Whenever the name Boko Haram is mentioned, it immediately brings to mind the plight of more than 270 teenage girls abducted from their school dormitory in Chibok, north-eastern Nigeria, in April 2014. What seemed like a mild revolt in 2009 when it started soon metamorphosed into one of the deadliest terrorist organisations in the world, one responsible for more than 20,000 deaths to date.
Because of the group’s brutality, Nigeria was ranked alongside Syria, Pakistan, Iraq and Afghanistan as among the world’s five most terrorised nations last year, according to the Global Terrorism Index (GTI) just released by the Institute for Economics and Peace, an independent think tank that monitors the impact of terrorism in 163 countries.
At the height of the insurgency in 2014, Boko Haram’s black flag was flying atop public buildings abandoned by government officials, making it the de facto authority in the region. The abduction of the girls caused international outrage and condemnation that jolted former president Goodluck Jonathan into action to stop the menace posed to the country and the West African sub-region.
A coalition of civil society organisations and relatives of the girls began a campaign with the hashtag #BringBackOurGirls to mobilise the international community, attracting famous names like Michelle Obama and Malala Yousafzai who helped put pressure on the government to find and rescue them.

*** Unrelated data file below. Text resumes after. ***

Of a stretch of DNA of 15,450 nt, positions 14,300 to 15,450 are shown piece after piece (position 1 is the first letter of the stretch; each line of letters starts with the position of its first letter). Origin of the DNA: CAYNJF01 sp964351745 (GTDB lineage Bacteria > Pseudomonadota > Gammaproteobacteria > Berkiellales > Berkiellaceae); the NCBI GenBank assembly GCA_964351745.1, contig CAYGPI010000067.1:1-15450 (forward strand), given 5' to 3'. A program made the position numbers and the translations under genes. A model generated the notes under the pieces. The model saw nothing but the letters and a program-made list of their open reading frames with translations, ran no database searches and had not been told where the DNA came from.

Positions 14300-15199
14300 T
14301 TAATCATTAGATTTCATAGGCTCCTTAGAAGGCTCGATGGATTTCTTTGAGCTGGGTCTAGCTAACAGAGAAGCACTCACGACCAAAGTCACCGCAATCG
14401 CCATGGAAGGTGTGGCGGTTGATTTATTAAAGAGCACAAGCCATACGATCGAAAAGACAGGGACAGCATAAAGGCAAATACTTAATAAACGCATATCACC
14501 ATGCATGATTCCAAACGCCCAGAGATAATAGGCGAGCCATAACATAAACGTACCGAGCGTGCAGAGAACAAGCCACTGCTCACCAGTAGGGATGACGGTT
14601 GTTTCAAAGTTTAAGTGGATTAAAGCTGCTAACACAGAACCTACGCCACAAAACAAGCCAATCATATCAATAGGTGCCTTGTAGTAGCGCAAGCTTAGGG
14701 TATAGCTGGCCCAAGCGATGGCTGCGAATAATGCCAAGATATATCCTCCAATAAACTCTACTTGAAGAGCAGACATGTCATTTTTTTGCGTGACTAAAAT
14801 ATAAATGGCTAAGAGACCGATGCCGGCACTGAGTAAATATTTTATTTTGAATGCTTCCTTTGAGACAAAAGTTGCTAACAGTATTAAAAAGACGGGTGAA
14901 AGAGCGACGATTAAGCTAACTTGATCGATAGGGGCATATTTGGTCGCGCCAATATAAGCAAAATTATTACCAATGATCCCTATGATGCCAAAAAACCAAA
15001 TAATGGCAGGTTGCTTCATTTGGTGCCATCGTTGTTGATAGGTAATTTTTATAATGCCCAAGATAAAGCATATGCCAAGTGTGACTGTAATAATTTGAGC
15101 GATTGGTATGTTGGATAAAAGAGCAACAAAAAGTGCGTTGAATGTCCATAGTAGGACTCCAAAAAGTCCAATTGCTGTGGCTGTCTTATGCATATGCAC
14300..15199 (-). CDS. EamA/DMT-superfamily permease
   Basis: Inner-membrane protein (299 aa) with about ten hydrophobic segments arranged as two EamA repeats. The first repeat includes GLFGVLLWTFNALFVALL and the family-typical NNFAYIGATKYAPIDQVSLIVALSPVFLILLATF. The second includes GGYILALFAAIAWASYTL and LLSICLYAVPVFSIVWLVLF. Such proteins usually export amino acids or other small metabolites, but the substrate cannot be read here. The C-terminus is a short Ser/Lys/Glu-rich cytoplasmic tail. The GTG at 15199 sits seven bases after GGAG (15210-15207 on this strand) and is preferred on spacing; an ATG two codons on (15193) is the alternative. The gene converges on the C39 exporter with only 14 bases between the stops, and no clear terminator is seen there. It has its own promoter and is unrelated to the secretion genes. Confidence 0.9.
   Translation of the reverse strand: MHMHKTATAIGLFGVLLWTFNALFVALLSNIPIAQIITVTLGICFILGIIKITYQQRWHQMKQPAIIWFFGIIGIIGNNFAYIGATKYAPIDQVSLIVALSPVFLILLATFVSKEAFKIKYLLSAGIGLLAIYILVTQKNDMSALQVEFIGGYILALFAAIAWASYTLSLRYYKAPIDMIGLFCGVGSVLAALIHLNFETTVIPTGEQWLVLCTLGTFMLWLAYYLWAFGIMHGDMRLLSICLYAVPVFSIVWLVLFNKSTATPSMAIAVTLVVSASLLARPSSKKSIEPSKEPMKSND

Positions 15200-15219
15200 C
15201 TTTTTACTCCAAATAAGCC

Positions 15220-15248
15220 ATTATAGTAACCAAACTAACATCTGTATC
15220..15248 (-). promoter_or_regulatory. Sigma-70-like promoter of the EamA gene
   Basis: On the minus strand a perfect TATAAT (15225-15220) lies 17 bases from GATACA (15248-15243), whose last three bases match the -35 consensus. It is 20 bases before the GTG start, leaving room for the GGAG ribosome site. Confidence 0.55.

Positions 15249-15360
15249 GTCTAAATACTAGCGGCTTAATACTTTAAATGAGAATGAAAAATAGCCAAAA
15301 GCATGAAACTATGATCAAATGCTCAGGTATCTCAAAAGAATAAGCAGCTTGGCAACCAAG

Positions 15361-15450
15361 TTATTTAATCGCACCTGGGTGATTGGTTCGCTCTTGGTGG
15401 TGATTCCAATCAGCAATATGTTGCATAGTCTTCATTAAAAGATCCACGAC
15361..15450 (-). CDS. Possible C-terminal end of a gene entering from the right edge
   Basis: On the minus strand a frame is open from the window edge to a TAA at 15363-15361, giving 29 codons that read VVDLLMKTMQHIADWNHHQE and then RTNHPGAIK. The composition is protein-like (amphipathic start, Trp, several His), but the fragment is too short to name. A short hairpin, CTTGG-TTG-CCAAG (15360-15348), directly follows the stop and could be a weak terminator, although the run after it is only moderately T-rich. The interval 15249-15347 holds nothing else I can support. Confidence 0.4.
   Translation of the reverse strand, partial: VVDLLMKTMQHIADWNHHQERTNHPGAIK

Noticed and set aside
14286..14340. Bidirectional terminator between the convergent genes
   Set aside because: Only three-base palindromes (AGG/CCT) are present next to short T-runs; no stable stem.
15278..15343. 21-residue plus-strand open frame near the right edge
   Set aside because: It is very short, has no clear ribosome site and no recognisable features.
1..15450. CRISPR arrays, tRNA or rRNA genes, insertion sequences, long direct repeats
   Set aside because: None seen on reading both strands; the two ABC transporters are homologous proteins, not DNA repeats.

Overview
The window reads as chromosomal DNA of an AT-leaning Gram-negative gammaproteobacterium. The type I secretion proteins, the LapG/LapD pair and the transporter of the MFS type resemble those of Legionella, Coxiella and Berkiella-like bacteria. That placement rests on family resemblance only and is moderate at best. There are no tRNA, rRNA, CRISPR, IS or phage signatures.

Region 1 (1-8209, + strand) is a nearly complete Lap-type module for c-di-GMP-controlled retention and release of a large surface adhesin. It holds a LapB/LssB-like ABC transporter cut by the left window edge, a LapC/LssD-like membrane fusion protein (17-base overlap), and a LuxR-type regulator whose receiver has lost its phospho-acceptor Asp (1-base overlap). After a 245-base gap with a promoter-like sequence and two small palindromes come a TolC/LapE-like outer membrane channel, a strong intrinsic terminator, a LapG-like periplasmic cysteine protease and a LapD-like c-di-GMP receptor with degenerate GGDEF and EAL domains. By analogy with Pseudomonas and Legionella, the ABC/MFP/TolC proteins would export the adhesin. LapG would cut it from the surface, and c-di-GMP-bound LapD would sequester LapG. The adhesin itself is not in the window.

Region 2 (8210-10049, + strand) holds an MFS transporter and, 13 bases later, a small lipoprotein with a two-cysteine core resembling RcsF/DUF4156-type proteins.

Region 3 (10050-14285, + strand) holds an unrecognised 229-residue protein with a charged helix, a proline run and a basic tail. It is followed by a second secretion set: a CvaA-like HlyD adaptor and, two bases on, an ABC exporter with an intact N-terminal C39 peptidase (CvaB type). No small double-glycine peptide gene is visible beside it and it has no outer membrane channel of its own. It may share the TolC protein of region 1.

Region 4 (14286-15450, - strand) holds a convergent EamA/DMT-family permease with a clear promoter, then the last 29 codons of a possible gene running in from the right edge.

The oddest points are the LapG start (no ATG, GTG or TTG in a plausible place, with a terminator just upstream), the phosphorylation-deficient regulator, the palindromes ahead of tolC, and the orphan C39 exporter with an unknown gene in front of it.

Terrorists on the run
Corruption in the government and the military, however, undermined the fight. It was no surprise when voters rejected Jonathan in the March 2015 presidential elections. Opposition candidate Muhammadu Buhari, who made subduing Boko Haram one of his major campaign promises, emerged the eventual winner. True to his word, on assuming office on 29 May 2015, he ordered the military high command to move from the Nigerian capital, Abuja, to Maiduguri, capital of the state of Borno and hotbed of the insurgency.
With support from the G7 countries, the European Union and Russia, military assistance suspended under Jonathan was resumed, enabling the government to launch a rejuvenated campaign. Thanks to improved welfare packages and better conditions of service, the troops were now better able to neutralise the enemy. Equally significant was the introduction of a Multinational Joint Task Force from the neighbouring countries of Cameroon, Chad and Niger – all members of the Lake Chad Basin grouping – to complement Nigerian troops. This led to an 80 per cent drop in killings by Boko Haram last year, according to GTI.
Towns and villages captured by Boko Haram were liberated. And on Christmas Eve 2016, Buhari announced that troops had retaken Sambisa Forest, a stronghold of the insurgents. The terrorists in effect no longer controlled territories they had held before the change of government.
After its leader Abubakar Shekau pledged allegiance to the Islamic State group in 2015, Boko Haram began to experience internal bickering that culminated the following year in Abu Musab al-Barnawi, the son of Mohammed Yussuf, who founded Boko Haram in 2002, replacing Shekau as leader. The two men thereafter seized control of each of the two main factions.